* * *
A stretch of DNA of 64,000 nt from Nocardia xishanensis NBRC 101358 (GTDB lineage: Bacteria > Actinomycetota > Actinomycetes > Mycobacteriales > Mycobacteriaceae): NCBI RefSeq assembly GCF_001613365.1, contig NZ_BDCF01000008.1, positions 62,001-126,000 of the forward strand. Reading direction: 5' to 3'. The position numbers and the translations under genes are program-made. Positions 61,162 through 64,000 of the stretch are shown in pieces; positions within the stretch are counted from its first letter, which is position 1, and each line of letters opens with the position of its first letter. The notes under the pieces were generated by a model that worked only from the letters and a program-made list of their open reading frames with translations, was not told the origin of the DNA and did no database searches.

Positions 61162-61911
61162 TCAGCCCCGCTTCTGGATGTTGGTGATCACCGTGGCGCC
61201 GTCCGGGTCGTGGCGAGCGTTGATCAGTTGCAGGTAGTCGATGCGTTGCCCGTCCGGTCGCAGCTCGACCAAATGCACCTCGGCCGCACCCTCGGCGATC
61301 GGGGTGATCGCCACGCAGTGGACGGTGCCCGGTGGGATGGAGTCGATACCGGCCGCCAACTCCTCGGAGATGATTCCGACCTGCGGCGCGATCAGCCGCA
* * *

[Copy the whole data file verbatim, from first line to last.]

A stretch of DNA of 64,000 nt from Nocardia xishanensis NBRC 101358 (GTDB lineage: Bacteria > Actinomycetota > Actinomycetes > Mycobacteriales > Mycobacteriaceae): NCBI RefSeq assembly GCF_001613365.1, contig NZ_BDCF01000008.1, positions 62,001-126,000 of the forward strand. Reading direction: 5' to 3'. The position numbers and the translations under genes are program-made. Positions 61,162 through 64,000 of the stretch are shown in pieces; positions within the stretch are counted from its first letter, which is position 1, and each line of letters opens with the position of its first letter. The notes under the pieces were generated by a model that worked only from the letters and a program-made list of their open reading frames with translations, was not told the origin of the DNA and did no database searches.

Positions 61162-61911
61162 TCAGCCCCGCTTCTGGATGTTGGTGATCACCGTGGCGCC
61201 GTCCGGGTCGTGGCGAGCGTTGATCAGTTGCAGGTAGTCGATGCGTTGCCCGTCCGGTCGCAGCTCGACCAAATGCACCTCGGCCGCACCCTCGGCGATC
61301 GGGGTGATCGCCACGCAGTGGACGGTGCCCGGTGGGATGGAGTCGATACCGGCCGCCAACTCCTCGGAGATGATTCCGACCTGCGGCGCGATCAGCCGCA